Flexible Point-of-Sale (POS) Systems: Allow retailers to customize their POS systems to meet their specific needs. They can select and integrate individual components such as payment processing, inventory management, loyalty programs, and CRM systems. This flexibility enables retailers to adapt their POS systems to changing requirements, add new features or services, and seamlessly integrate with other back-end systems.
Third-Party Integration: Easily integrate with external services and technologies to enhance offerings.
Agility and Innovation: The Composable Store enables retailers to quickly respond to market trends, experiment with new technologies, and stay ahead of the competition. They can easily swap or upgrade components, embracing emerging technologies like AR, VR, and IoT to enhance in-store experiences.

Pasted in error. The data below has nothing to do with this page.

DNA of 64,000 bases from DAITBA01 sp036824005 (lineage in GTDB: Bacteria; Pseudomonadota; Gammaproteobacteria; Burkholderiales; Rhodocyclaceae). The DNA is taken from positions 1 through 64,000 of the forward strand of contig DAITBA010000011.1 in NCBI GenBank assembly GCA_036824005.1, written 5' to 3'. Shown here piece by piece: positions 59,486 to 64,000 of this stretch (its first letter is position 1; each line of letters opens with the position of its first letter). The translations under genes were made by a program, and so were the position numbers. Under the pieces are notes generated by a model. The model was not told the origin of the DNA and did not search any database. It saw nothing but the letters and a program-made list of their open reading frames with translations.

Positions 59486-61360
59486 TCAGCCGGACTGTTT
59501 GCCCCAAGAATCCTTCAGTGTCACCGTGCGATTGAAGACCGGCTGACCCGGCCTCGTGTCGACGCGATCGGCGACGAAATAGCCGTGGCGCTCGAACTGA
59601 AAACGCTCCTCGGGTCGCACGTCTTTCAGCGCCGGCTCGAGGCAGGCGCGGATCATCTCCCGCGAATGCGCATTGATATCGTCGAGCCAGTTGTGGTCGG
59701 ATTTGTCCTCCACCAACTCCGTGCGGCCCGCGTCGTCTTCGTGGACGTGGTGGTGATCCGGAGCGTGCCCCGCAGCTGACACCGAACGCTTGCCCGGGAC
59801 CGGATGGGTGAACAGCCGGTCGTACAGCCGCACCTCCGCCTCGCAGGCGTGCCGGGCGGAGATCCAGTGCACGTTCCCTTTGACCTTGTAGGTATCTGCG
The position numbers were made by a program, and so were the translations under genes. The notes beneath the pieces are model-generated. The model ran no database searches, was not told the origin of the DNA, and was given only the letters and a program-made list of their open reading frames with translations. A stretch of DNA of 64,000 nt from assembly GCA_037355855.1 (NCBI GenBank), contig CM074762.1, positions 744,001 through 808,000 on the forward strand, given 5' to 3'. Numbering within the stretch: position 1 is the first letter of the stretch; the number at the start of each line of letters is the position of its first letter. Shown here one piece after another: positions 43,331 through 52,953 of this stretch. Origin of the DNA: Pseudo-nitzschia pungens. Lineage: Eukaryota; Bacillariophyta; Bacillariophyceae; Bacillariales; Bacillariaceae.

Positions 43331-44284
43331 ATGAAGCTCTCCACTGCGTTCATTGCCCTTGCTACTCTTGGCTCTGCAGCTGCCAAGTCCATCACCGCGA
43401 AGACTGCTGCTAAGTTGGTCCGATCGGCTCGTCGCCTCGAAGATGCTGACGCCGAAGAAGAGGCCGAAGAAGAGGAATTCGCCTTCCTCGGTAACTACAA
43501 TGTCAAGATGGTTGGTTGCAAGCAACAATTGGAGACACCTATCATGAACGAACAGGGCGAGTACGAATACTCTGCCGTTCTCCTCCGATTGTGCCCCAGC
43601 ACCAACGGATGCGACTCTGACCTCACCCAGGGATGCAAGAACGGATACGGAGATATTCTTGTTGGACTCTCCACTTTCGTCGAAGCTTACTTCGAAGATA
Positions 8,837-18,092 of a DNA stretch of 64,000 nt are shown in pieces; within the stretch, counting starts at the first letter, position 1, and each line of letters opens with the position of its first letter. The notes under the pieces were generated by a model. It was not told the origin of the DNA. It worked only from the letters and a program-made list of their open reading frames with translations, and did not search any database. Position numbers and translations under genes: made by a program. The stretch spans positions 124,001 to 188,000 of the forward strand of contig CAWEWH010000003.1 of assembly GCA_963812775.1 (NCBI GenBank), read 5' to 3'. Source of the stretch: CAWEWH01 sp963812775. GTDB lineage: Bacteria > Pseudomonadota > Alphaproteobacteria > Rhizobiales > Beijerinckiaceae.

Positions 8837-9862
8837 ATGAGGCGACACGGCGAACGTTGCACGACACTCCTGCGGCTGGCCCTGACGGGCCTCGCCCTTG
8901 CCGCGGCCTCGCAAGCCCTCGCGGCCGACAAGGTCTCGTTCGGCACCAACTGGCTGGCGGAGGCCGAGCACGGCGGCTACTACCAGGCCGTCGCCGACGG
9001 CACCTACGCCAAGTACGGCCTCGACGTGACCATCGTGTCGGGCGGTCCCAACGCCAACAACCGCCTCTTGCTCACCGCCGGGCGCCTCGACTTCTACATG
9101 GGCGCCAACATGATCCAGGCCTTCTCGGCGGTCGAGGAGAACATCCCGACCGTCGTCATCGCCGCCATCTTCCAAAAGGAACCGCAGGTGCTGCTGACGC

The Composable Store represents a significant leap forward in retail technology, offering unparalleled flexibility and adaptability to brick-and-mortar retailers. By leveraging APIs and a microservices architecture, retailers can create customized, omnichannel experiences that seamlessly integrate digital and physical platforms, resulting in a superior and consistent customer experience.
This approach empowers retailers to quickly respond to evolving market trends and customer needs, fostering industry-leading innovation. Retailers can easily integrate third-party services, personalize customer engagement, and upgrade or modify components as needed. The advent of the Composable Store is indeed a game-changer, providing retailers with the tools and flexibility they need to succeed in today’s fast-paced and customer-centric retail landscape.